Shakespeare's Plays; With His Life. Illustrated with Many Hundred Wood-Cuts, Executed by H.W. Hewet, After Designs by Kenny Meadows, Harvey, and Others Volume 1

Shakespeare's Plays; With His Life. Illustrated with Many Hundred Wood-Cuts, Executed by H.W. Hewet, After Designs by Kenny Meadows, Harvey, and Others Volume 1

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This historic book may have numerous typos and missing text. Purchasers can download a free scanned copy of the original book (without typos) from the publisher. Not indexed. Not illustrated. 1847 edition. Excerpt: ...in the law of nature but I may snap at him.' This is showing himself abominably dissolute: the laborious arts of fraud, which he practices on Shallow to induce the loan of a thousand pounds, create disgust; and the more, as we are sensible this money was never likely to be paid back, as we are told that was, of which the travellers had been robbed. It is true, we feel no pain for Shallow, he being a very bad character, as would fully appear, if he were unfolded; but Falstaff's deliberation in fraud is not, on that account, more excusable. The event of the old king's death draws him out almost into detestation: --' Master Robert Shallow, choose what office thou wilt in the laud, --'tis thine. I am Fortune's steward; let us take any man's horses. The laws of England are at my commandment. Happy are they who have been my friends; and woe to my Lord ChiefJustice.' After thia, we ought not to complain if we gee poetic justice duly executed upon him, and that he is finally given up to shame and dishonour.'"--Charles A. Brown. The "Essay on the Character of Falstaff," above quoted, was written by Maurice Morgann, whose life was spent chiefly in diplomatic and political pursuits, and whose name is connected with America, by having been the secretary of the embassy for the treaty of peace of 1783, acknowledging the independence of the United States, and by his being afterwards employed in forming the colonial governments of Canada. The "Essay" was first printed in 1777, and at the time attracted universal attention. The author found the popular opinion of Falstaff formed upon the exaggerations of the stage of that day, consisting chiefly in furnishing food for merriment, by his cowardice, his lies, and his disasters, without much...show more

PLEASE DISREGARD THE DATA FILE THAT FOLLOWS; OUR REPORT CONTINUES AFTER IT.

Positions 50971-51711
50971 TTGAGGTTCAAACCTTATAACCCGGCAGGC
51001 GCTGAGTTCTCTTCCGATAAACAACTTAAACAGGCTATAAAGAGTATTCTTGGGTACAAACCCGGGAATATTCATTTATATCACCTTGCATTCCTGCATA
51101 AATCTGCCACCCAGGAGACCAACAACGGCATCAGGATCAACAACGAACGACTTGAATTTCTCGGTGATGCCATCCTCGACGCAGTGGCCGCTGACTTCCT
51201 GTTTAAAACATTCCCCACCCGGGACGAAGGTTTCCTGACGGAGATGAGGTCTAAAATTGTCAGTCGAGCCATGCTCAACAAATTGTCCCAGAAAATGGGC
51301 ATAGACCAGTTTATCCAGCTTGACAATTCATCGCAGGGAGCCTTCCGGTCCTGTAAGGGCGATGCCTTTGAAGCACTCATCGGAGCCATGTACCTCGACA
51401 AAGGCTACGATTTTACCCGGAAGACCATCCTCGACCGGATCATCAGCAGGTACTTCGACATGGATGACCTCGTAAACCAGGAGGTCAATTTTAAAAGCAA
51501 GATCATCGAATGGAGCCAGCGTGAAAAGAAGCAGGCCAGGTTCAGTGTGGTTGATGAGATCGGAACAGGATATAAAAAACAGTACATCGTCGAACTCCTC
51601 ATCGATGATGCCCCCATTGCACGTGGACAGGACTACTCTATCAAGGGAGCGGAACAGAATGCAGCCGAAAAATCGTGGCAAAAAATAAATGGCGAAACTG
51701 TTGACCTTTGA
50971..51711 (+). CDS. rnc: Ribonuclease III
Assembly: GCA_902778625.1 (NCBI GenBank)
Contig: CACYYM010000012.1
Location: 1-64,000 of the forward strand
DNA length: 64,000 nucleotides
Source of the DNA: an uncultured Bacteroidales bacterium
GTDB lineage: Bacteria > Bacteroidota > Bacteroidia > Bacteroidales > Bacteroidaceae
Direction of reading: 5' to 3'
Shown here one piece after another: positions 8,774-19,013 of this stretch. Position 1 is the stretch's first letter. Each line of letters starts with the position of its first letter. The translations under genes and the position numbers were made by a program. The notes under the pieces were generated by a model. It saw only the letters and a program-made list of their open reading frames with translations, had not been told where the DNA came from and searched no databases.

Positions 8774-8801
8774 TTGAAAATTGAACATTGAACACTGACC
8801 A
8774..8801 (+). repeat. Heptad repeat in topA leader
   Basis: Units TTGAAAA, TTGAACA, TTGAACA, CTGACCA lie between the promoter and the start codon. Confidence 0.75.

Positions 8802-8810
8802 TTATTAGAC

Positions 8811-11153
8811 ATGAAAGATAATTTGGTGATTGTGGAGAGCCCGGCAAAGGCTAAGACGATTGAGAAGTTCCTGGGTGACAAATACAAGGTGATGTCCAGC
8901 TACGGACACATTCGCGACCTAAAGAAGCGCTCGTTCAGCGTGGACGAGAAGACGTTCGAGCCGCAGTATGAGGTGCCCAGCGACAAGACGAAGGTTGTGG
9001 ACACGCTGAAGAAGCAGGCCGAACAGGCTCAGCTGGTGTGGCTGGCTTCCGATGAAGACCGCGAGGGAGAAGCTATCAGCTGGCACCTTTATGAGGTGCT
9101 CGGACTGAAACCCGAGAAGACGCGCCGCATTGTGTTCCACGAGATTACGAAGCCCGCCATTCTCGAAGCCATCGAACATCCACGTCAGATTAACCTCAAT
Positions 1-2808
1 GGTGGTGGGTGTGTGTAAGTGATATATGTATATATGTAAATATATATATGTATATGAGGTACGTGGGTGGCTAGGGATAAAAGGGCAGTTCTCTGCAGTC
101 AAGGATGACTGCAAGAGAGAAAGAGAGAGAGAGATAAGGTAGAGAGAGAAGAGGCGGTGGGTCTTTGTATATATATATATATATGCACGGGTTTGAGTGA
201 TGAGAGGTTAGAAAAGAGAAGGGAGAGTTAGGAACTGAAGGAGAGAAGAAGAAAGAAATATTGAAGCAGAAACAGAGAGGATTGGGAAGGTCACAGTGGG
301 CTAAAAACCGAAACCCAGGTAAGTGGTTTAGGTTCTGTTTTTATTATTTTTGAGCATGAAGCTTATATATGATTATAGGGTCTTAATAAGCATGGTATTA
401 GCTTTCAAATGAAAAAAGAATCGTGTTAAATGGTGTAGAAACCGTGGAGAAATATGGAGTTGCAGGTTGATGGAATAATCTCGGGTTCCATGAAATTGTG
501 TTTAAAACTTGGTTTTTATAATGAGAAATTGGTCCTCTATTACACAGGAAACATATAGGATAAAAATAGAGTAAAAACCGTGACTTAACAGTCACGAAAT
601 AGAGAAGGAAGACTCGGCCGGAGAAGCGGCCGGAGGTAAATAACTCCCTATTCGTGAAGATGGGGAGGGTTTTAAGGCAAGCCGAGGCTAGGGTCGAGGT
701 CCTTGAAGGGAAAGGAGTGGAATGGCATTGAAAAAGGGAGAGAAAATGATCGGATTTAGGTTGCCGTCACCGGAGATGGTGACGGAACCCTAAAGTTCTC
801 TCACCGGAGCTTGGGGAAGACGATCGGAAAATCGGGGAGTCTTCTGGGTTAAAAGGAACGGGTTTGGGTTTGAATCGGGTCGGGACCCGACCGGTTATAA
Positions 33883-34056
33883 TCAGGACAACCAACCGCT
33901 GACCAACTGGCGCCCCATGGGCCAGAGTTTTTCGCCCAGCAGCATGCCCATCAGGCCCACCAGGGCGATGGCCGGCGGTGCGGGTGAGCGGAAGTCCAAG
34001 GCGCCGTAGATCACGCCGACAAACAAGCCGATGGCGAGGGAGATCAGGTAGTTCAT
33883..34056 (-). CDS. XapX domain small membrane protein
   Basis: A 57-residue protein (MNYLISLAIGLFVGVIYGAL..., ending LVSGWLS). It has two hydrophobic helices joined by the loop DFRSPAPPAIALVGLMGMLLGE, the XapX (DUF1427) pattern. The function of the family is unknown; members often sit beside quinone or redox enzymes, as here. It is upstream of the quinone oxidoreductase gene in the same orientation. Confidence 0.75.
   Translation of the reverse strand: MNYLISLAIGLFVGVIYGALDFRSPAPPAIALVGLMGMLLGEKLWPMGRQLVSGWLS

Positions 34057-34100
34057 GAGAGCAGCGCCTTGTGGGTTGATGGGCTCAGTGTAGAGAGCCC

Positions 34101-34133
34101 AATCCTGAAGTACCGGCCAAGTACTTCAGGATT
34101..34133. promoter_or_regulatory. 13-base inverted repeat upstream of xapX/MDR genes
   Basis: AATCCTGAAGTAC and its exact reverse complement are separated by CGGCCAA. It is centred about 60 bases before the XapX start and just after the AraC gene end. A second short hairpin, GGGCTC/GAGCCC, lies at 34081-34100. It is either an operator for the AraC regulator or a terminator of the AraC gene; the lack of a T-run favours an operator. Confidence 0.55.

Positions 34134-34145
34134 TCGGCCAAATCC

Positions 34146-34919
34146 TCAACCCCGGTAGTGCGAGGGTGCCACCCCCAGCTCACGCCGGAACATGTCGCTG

Product details

  • Paperback | 542 pages
  • 189 x 246 x 28mm | 957g
  • Rarebooksclub.com
  • Miami Fl, United States
  • English
  • Illustrations, black and white
  • 1236524160
  • 9781236524164